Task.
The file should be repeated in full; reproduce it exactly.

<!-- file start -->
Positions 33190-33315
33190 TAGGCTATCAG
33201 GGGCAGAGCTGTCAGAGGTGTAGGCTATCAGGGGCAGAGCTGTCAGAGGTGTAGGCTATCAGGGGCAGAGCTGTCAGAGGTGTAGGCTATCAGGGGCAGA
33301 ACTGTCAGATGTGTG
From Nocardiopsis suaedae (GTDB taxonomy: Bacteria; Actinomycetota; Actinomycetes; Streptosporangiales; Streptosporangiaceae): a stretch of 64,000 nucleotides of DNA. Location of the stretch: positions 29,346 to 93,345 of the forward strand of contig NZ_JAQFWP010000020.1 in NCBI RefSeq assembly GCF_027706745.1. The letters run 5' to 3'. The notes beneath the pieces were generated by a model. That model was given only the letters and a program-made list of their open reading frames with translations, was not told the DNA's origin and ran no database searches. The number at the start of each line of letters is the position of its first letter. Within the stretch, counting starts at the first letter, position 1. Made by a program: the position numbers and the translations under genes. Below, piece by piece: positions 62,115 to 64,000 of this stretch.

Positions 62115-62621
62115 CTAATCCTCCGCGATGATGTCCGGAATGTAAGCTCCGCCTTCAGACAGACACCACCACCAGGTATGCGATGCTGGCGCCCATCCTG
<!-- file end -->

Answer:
Positions 33190-33315
33190 TAGGCTATCAG
33201 GGGCAGAGCTGTCAGAGGTGTAGGCTATCAGGGGCAGAGCTGTCAGAGGTGTAGGCTATCAGGGGCAGAGCTGTCAGAGGTGTAGGCTATCAGGGGCAGA
33301 ACTGTCAGATGTGTG
From Nocardiopsis suaedae (GTDB taxonomy: Bacteria; Actinomycetota; Actinomycetes; Streptosporangiales; Streptosporangiaceae): a stretch of 64,000 nucleotides of DNA. Location of the stretch: positions 29,346 to 93,345 of the forward strand of contig NZ_JAQFWP010000020.1 in NCBI RefSeq assembly GCF_027706745.1. The letters run 5' to 3'. The notes beneath the pieces were generated by a model. That model was given only the letters and a program-made list of their open reading frames with translations, was not told the DNA's origin and ran no database searches. The number at the start of each line of letters is the position of its first letter. Within the stretch, counting starts at the first letter, position 1. Made by a program: the position numbers and the translations under genes. Below, piece by piece: positions 62,115 to 64,000 of this stretch.

Positions 62115-62621
62115 CTAATCCTCCGCGATGATGTCCGGAATGTAAGCTCCGCCTTCAGACAGACACCACCACCAGGTATGCGATGCTGGCGCCCATCCTG